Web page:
This issue is compounded by the fact that we as a community have created an environment that is conducive to the "breakers." In the current security landscape, a professional’s reputation can be created in a matter of months with a few well placed and timely disclosures. The end result is that this person is often headlined on security sites and will be able to turn their disclosures of insecurity into profit. On the flipside, there are few people in the current security community who have created a reputation based on solutions.
The end result is that the security community is self-defeating in many ways. Why fix something when it is fun, more lucrative, and more rewarding to break stuff?
The End Result
Is it no wonder that the security industry and community are having a difficult time trying to encourage users to believe in security as a valuable part of the process? We talk in code, change our focus regularly, make each issue sound like it is the end of the world, and then compound the problem by finding bugs faster than they are fixed.
In next week's update, we are going to provide you with a look at the message we should be spreading to the user community and give a few tips and ideas on how to effectively evangelize IT security.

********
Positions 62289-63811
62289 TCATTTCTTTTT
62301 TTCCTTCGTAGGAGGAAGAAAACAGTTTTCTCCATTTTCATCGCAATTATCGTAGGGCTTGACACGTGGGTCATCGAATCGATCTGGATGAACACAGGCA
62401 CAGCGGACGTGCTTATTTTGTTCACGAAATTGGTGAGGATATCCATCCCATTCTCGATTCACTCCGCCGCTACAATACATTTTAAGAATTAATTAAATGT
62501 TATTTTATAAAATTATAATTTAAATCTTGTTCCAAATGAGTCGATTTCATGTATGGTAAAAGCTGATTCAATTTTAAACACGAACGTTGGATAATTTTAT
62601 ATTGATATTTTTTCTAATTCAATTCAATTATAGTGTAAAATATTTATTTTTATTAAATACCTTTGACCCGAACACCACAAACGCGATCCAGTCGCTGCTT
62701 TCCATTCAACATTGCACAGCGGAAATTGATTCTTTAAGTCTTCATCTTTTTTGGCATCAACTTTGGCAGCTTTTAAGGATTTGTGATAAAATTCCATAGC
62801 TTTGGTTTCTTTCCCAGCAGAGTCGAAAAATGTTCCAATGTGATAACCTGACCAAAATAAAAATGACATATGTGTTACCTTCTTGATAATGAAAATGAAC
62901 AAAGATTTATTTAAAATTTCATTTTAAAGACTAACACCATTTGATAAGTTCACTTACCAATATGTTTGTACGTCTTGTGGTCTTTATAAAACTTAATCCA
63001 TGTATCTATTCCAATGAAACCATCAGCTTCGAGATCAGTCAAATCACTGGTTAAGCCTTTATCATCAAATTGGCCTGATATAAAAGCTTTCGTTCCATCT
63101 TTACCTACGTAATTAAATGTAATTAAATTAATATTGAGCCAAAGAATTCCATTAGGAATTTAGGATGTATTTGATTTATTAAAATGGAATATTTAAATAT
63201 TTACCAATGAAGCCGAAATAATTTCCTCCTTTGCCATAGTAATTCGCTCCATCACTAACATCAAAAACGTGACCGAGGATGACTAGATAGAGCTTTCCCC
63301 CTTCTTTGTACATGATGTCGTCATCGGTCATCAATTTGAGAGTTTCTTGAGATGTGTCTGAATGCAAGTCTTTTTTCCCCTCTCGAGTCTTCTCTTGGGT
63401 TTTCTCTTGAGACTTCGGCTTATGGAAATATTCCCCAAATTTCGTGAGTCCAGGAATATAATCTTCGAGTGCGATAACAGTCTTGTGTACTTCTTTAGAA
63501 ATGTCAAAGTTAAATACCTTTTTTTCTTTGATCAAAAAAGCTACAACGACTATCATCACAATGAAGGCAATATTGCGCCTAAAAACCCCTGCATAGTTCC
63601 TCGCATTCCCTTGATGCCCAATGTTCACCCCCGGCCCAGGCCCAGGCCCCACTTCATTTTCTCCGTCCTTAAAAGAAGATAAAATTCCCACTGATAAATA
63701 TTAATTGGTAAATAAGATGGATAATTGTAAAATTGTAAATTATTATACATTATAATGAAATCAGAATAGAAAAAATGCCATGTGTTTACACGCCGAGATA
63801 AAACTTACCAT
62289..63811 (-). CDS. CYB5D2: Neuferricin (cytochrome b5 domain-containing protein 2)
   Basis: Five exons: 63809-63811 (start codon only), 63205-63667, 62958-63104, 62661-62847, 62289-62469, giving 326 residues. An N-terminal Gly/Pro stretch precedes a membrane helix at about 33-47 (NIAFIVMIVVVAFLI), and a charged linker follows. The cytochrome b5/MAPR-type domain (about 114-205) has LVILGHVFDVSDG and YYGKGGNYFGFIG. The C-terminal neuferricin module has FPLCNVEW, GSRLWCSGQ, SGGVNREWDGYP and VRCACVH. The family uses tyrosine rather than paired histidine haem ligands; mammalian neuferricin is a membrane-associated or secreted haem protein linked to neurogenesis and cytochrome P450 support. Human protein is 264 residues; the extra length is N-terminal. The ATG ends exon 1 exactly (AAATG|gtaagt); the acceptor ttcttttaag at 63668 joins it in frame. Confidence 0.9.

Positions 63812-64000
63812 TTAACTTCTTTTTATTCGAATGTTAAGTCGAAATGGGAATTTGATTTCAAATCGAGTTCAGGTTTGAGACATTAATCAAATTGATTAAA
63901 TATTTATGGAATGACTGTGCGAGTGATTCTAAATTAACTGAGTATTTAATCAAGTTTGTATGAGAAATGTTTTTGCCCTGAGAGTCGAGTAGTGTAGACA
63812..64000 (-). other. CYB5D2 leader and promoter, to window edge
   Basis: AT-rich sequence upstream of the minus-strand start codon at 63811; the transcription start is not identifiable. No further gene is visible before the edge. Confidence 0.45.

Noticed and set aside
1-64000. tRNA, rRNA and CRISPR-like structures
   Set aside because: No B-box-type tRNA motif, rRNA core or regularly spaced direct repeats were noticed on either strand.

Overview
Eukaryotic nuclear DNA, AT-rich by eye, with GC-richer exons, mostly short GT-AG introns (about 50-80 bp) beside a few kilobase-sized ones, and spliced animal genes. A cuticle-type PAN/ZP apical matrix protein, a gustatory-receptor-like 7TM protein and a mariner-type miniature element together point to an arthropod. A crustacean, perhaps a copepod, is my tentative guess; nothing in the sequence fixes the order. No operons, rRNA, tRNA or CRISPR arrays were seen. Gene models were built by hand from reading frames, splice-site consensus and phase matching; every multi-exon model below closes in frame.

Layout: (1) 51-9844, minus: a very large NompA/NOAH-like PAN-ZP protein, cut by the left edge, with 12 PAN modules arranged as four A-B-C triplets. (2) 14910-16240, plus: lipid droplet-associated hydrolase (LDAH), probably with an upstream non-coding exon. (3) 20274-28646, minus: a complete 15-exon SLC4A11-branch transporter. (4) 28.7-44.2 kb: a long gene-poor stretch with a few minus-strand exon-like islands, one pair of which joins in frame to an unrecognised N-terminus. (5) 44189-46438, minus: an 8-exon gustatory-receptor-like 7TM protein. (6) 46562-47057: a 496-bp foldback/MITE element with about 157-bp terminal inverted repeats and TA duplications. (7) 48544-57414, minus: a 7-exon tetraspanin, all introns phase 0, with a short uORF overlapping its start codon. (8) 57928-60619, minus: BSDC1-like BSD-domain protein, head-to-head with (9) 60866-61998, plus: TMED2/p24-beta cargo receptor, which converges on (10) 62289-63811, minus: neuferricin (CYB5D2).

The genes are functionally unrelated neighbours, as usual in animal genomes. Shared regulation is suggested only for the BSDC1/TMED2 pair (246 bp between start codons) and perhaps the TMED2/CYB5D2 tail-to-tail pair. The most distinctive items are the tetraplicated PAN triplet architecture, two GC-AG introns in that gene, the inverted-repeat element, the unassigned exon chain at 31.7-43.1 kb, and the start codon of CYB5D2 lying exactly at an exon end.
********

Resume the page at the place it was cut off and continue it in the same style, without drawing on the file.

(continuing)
InformIT Articles and Sample Chapters
Perception of Security Risk: Fear, Uncertainty, and Doubt — I spent some time discussing the use of FUD to push security products. While I am pretty sure you got the idea, the psychology behind the use of fear to promote a message is hardly new. In this article, you get a much deeper look into how fear can be used to influence behavior and why it works.
Geekonomics: The Real Cost of Insecure Software — There is no doubt that security is a hard sell. It takes a lot more time upfront to build security into a software program, and this time equals money. So, how can you justify the extra time — and thus money? Well, this book provides just that argument. (Read in Safari Books Online)